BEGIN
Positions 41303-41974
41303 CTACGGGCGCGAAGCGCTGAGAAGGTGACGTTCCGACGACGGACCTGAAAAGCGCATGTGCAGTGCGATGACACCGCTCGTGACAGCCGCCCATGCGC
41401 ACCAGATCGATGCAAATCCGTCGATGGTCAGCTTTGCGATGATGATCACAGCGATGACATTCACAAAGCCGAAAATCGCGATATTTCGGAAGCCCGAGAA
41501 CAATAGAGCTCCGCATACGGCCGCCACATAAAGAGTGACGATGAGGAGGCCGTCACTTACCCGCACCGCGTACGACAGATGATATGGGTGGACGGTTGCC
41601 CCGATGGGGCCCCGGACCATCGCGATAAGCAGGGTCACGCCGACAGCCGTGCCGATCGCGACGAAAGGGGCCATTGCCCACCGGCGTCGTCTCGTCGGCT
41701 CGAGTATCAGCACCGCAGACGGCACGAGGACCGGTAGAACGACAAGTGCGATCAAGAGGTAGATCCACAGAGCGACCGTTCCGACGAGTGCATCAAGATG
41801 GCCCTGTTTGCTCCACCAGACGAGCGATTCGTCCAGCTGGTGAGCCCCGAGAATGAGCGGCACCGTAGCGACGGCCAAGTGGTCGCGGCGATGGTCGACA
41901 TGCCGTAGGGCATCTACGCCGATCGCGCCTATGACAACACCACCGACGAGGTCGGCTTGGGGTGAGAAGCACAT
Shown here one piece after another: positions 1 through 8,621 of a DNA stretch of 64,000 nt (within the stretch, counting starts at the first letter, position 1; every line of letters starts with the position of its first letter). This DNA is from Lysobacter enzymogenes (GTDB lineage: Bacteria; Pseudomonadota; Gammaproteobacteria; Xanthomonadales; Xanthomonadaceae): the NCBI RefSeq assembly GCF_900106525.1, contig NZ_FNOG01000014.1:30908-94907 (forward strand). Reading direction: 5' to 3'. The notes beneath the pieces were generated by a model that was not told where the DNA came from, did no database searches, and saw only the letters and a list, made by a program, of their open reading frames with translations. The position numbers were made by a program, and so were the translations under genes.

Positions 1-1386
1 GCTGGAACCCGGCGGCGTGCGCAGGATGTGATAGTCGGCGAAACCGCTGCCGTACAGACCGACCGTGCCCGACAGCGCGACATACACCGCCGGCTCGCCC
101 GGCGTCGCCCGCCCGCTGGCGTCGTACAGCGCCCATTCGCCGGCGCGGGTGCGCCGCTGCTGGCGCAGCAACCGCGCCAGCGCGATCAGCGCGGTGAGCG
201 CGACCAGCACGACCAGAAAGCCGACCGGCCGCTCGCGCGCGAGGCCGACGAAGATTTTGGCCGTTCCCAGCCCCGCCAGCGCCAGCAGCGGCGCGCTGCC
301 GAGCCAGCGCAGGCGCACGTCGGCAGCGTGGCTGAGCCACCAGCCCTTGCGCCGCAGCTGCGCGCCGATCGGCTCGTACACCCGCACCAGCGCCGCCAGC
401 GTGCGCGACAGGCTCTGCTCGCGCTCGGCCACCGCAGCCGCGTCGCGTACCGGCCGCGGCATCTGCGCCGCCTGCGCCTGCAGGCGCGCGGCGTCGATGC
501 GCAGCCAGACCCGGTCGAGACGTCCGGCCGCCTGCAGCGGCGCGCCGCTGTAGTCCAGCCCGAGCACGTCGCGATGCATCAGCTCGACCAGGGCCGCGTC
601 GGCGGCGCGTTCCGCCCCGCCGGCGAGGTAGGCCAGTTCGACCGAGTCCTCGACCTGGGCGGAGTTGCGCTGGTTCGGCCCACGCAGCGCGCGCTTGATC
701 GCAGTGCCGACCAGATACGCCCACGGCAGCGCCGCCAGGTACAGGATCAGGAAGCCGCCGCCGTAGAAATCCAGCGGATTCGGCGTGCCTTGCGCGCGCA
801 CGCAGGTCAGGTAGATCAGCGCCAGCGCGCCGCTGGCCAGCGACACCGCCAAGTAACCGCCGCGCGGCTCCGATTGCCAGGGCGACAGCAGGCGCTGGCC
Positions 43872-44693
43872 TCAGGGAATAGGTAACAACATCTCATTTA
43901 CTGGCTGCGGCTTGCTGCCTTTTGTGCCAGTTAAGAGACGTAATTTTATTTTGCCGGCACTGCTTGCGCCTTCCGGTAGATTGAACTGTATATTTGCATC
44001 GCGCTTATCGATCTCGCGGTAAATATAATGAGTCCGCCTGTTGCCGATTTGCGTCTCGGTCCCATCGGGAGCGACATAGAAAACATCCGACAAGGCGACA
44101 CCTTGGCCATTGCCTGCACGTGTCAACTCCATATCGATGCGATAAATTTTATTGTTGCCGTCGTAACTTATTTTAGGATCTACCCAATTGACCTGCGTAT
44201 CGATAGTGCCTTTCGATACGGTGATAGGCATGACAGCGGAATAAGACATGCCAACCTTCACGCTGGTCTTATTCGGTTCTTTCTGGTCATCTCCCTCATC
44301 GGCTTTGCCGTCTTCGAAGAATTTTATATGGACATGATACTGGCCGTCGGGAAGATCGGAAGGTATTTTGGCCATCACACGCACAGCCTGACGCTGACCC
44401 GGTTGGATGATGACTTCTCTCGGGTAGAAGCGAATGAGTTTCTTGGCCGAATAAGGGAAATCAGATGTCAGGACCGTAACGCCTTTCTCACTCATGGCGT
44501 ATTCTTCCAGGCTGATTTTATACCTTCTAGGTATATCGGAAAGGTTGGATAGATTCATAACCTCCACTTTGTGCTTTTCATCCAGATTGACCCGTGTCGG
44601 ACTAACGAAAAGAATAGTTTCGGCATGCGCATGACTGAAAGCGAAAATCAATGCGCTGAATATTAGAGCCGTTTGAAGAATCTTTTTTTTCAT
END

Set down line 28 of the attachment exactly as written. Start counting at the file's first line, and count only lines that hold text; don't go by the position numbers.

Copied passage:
44501 ATTCTTCCAGGCTGATTTTATACCTTCTAGGTATATCGGAAAGGTTGGATAGATTCATAACCTCCACTTTGTGCTTTTCATCCAGATTGACCCGTGTCGG